22 the English language. Nonetheless, Oxford is in this respect the leading academic publishing milieu in Western Europe, responsible for roughly a fifth of all journals published in Western Europe, although much of this is based not on the university as such but on the existence of large publishing houses in the city. Of the major cities, London, Amsterdam, Rotterdam, Paris and Berlin rank the highest. Figure 8: Number of edited scientific journals in larger Western European cities Data for Oxford (789 journals), Basingstoke (126) and Chichester (121) not displayed. The size of the circle refers to the number of edited scientific journals per city. The colours are merely categorical groupings of the same data. Source: Rozenblat & Cicille, 2003, page 45 In Sweden many of the largest universities (e.g. Uppsala or Lund) are located outside the major cities of Stockholm, Gothenburg and Malmö, which partly explains the low performance of these cities. In Norway again, which has a rather centralised university system in comparison with e.g. Sweden or Finland, the position of Oslo predominates. From a Nordic point of view Copenhagen is in this respect the primary academic milieu of the Nordic countries, Copenhagen being especially vigorous in medical sciences publications. The absolute and relative number of exchange students is another measurement of the, at least perceived, attractiveness (and by extension, hopefully, quality) of higher education institutions. On the one hand universities can attract students from abroad by providing a high quality education and staff. On the other hand 21

23 the same universities can add value to their own output (i.e. graduates) by providing for an opportunity to study abroad. The positive effects of this internationalisation of the universities thus work both ways. Figure 9 presents data on the European-wide ERASMUS student exchange programme. The sizes of the circles reflect the total number of students received. The colours of the circles depict the balance of sent and received students, where the brownish colours indicate a larger number of students received than sent, with the blue colours representing the opposite. In this respect there is a significant divide between the universities of the Old and the New Member States. Virtually all universities in the NMS do not attract students to the same magnitude as their Old MS counterparts. Figure 9: Number and balance of ERASMUS students in 2000 Source: ESPON Map overview, 15 January 2005, at: 22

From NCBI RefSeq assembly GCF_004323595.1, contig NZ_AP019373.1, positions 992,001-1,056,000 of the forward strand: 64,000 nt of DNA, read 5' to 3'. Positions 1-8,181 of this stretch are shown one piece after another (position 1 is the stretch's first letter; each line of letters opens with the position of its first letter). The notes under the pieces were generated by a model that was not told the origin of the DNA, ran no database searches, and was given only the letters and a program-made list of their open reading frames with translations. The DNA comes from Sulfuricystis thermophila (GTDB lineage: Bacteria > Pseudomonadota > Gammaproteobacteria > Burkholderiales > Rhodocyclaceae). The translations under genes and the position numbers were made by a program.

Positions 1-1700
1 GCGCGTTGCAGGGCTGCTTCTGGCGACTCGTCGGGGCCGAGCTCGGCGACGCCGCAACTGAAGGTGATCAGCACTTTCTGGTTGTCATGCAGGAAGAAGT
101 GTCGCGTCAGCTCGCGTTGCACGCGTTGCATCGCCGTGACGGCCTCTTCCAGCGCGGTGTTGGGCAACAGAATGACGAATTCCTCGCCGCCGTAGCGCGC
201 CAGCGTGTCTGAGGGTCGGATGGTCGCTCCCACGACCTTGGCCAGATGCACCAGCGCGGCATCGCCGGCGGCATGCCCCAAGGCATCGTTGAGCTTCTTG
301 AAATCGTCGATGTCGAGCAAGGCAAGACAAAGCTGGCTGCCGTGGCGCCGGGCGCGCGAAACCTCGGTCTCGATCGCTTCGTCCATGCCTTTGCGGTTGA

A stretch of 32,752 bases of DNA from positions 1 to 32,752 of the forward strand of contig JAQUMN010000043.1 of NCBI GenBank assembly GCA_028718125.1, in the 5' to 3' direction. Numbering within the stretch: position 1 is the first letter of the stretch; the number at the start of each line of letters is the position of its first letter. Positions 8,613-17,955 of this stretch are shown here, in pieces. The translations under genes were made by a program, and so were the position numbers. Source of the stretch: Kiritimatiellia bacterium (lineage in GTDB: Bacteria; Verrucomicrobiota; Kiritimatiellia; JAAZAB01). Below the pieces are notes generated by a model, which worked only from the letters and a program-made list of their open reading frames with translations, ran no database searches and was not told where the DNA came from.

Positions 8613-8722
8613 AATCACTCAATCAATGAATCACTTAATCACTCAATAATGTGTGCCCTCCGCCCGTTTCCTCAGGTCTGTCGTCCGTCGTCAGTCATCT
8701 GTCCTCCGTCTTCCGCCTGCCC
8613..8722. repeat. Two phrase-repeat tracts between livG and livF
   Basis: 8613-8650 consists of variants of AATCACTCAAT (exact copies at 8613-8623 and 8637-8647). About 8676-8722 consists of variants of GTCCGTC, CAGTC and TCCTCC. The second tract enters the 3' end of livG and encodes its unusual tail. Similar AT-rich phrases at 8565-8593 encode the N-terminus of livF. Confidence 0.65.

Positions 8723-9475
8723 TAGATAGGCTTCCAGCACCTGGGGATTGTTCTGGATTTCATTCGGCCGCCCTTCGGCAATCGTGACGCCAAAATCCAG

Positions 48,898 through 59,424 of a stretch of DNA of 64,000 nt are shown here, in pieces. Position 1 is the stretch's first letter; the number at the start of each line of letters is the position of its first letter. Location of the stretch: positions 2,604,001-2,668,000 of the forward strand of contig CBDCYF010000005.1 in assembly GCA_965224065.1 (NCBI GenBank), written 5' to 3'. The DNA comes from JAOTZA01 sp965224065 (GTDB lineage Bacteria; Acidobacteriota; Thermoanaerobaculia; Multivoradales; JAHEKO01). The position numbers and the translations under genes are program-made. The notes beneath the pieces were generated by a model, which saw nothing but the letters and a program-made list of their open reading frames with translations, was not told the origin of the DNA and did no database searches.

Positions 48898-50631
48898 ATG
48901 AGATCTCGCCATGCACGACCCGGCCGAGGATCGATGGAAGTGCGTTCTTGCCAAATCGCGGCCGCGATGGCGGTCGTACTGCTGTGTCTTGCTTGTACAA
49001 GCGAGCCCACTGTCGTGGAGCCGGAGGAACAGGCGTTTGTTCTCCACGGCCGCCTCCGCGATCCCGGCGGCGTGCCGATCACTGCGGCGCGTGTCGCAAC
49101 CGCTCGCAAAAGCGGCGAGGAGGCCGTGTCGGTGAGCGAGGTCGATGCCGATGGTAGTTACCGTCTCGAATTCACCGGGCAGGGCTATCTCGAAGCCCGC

24 A second general trait here is that large cities tend, even in relative terms, to attract more students than small ones. This is probably not only the result of an actual quality difference between the universities but also a reflection of how well cities are known and of their prevailing image. Finally, when looking at the balance of sent and received students, there are a number of substantial differences. Large cities attract far more students than they send out whereas the opposite holds true for smaller cities, Belgium, Italy and Greece constituting the primary exceptions. All NMS universities also send out more students than they receive. The level of internationalism of the students from Eastern Europe and from smaller cities all over Europe is thus in a sense far higher than for other Western countries and for large cities. As international exposure is a key parameter in socio-cultural competence, this could tentatively act as a force shaping the future pattern of the European knowledge economy. Four out of ten European patent applications are German Patents represent those parts of the knowledge output which, based on specific ideas have been turned into practical applications. They measure a regions inventive activity and its exploitation capacity in respect of knowledge in order to derive economic value. Not every practical application is patented however nor is every patent equally significant in terms of potential economic gain. Patent applications as measured here include those that have been filed at the European Patent Organisation (EPO) and are assigned to the inventor s place of residence or equally divided between them, in cases of an inventor team. Patenting activity in the EU25 has steadily increased over the last 20 years, though recent years have seen this figure plateau somewhat. In 2002, the EPO granted around patents or 1.3 patents per inhabitants, which is the double number of just a decade ago. However, patenting in the EU is almost exclusively a EU15 activity (Figure 10) with Germany being by far the single largest filer (41%) of patent applications followed by France and the UK. However, the Nordic countries also make important contributions taking into account their small size. As such then, taking population into consideration Finland, together with Sweden and Germany, is most active in filing around 3 patent applications per inhabitants. This pattern is further pronounced on a regional level (Figure 11). Europe s patents are incubated firstly in its economic core, the Pentagon, with a major contribution from several regions in Southern Germany, and secondly in Nordic regions. The Dutch region of Noord Brabant, however, is most active (11 patents per inhabitants) Thus, out of altogether 250 European regions only 10 regions in Germany, the Netherlands, France and Italy account for one third of all patent applications filed at the EPO. Those active regions tend to be part of an economic cluster i.e. in Southern Germany and North Italy/Eastern France. Patenting activity in the southern and eastern parts of the EU is rather low. 23